Blast from the Past

After the hero has recovered from the bashing,heroine freed,bomb detonated and villain killed,the police arrives at the scene of crime.

Written by Dipti Nagpaul D'souza | Published:February 10, 2012 3:14 am

Predictable plots,stereotyped characters and repetitive dialogues. Bollywood films until the new millennium were a mass of clichés put together. As Bollywood grew up,realising the importance of telling different stories,these clichés have thankfully received a decent burial. Here,we recall a few favourites

Party Over

After the hero has recovered from the bashing,heroine freed,bomb detonated and villain killed,the police arrives at the scene of crime. This cliché perhaps started with the action hero trend in the ’70s and lasted until the last decade. “Never mind if the hero was a wanted criminal or a cop,the police was almost always clueless,” says director Mohit Suri. Today,the formality has been done away with.

Mother India

They loved their sons dearly but put morality first. So when the son brought home hard cash,all he got was a tight slap and a rebuke. With little faith in their children and unwavering loyalty towards their spouses,mothers in Bollywood films did little more than shed tears. In fact,Nirupa Roy’s acts of helplessness in films such as Deewar,Suhaag,Amar Akbar Anthony,Mard,Muqaddar Ka Sikandar and Do Bigha Zameen immortalised her as the very cliché.

Joker of the Pack

With socially-inept characters such as drunks and the morbidly obese,the comic tracks were a jarring detour from the plot and particularly insufferable — right from the black-and-white era,through the 1980s and 1990s. Think of Paresh Rawal’s question-mark act in Anil Kapoor,Sridevi-starrer Judaai,or Kader Khan’s blind-after-6 pm act in Bol Radha Bol. Now,the comedian has been eliminated from the canvas. Today,even if he does appear,he’s central to the plot.

Gang of Girls

If your heroine was in college in the ’80s or ’90s,she absolutely had to have a giggly gaggle of girls around her at all times. A bunch of non-acting badly-dressed junior artistes whose job was to react — to almost everything. Whether the heroine took on a challenge from the hero or the hero serenaded her with a song,the girls would be there to look flustered,act coy,shake a leg and of course,explode into giggles. When Hindi cinema grew up,these girls did too,and today the heroine’s gang is mostly restricted to one or two girlfriends with clear characterisation.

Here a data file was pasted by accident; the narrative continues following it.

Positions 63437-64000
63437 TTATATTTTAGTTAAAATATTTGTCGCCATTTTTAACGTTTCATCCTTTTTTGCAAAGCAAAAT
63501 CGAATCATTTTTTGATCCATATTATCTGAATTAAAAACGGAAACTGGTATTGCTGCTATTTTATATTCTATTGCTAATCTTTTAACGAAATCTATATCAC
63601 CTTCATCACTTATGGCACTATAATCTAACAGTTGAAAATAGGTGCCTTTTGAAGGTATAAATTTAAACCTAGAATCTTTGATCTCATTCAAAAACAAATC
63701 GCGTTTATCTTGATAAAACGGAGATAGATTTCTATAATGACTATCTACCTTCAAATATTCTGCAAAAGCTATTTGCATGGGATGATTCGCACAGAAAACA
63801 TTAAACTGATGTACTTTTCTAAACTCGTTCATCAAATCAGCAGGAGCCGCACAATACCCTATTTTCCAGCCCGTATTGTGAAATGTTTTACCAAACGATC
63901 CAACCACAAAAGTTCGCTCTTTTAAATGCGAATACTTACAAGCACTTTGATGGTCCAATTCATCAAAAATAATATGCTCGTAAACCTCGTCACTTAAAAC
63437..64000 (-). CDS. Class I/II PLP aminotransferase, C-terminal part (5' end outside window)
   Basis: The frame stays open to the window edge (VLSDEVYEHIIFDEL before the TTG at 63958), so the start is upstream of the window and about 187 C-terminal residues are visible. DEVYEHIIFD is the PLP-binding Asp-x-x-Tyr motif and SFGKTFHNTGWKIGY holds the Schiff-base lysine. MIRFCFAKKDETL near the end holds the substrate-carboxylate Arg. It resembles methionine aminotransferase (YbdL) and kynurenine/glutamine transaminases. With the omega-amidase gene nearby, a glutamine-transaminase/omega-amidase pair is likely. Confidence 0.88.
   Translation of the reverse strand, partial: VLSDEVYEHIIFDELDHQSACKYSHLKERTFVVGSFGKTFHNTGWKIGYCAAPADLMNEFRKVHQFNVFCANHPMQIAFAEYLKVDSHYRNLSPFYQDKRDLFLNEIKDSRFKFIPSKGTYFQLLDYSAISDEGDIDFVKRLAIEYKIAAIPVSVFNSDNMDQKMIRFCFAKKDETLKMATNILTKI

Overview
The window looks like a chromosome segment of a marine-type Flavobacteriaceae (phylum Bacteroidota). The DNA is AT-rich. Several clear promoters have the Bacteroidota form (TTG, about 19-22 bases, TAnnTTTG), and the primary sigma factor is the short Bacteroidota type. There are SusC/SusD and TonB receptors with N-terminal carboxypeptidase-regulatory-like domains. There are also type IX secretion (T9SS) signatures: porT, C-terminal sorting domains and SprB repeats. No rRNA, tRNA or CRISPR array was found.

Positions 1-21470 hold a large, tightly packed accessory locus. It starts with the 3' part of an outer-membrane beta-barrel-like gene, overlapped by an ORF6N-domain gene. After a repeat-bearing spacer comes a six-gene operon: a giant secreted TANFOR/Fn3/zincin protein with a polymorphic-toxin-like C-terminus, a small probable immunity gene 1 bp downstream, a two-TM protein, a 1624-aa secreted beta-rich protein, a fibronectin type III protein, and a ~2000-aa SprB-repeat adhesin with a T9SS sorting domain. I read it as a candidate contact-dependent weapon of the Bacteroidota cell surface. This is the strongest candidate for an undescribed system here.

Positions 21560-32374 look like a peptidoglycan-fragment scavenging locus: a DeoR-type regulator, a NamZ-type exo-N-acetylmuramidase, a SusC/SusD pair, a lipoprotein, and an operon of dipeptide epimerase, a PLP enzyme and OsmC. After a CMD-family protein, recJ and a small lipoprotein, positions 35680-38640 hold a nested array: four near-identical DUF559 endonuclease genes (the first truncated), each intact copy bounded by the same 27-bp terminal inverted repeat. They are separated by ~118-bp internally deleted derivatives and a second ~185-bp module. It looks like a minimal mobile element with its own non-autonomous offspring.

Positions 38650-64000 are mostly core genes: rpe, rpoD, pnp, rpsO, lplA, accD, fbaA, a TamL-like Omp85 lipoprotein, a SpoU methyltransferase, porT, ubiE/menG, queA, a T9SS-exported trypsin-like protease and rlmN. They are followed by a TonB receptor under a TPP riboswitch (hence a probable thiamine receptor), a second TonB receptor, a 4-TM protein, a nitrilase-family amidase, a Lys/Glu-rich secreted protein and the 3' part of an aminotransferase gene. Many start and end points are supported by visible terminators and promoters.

Anybody up there?

The temple caught in swaying,tilted shots,wind blowing,bells ringing,was one of Hindi cinema’s favourite movie-ending ’80s cliché. The hero would stumble up the stairs,usually mortally wounded — or his mother or girlfriend would,if the hero was either in coma or had lost too much blood. Close-up shots of the their teary face would be interspersed with that of the idol as he or she carried out a monologue with the powers that be. “It gave these films the drama since faith in the Almighty was above all else. The Lord Shiva temple in all the films is imprinted in my mind till today,” says director Abhishek Sharma.

Sister Concern

In The Dirty Picture,Naseeruddin Shah’s dialogue ‘Film mein hero ko maa do,behen do,behen ko izzat do aur phir usko loot lo’ perhaps sums up this cliché in the best way. The poor sister would often fall victim to the villain’s need to teach the rebel hero a lesson. Unfailingly,ashamed to face the world since she was no more a virgin,the girl would kill herself. Thankfully,Bollywood killed the cliché too.

White Gold

Jaya Bachchan’s haunting image in white and the romance that could be,are among the most memorable aspects of Sholay even today. The woman,having lost her husband young,was banished from all pleasures. But today’s cinema is better off without it. Rani Mukerji in Hum Tum and Jaya Bachchan in Kal Ho Naa Ho were among the earlier films where the mandate was no more followed.

Divided We Fall

When Robert refuses to pay Kishanlal in Amar Akbar Anthony,all hell breaks loose and Kishanlal’s family gets separated. Even though they are at all times within a kilometre of each other,it takes them 25 years to reunite. Heroes and heroines in Bollywood films of yesteryears spent considerable time trying to find their kin separated following a tragedy. Cases in point: Waqt,Yaadon Ki Baaraat,Seeta aur Geeta,Chaalbaaz and Karan Arjun. The families of today’s Bollywood are battling contemporary issues such as divorced parents or estranged siblings. Actor Rajeev Khandelwal’s favourite,however,is a sub-plot of this cliche where the hero would unknowingly save his sibling or parent’s life by donating blood. “And the blood group,of course,always matched,” laughs Khandelwal.

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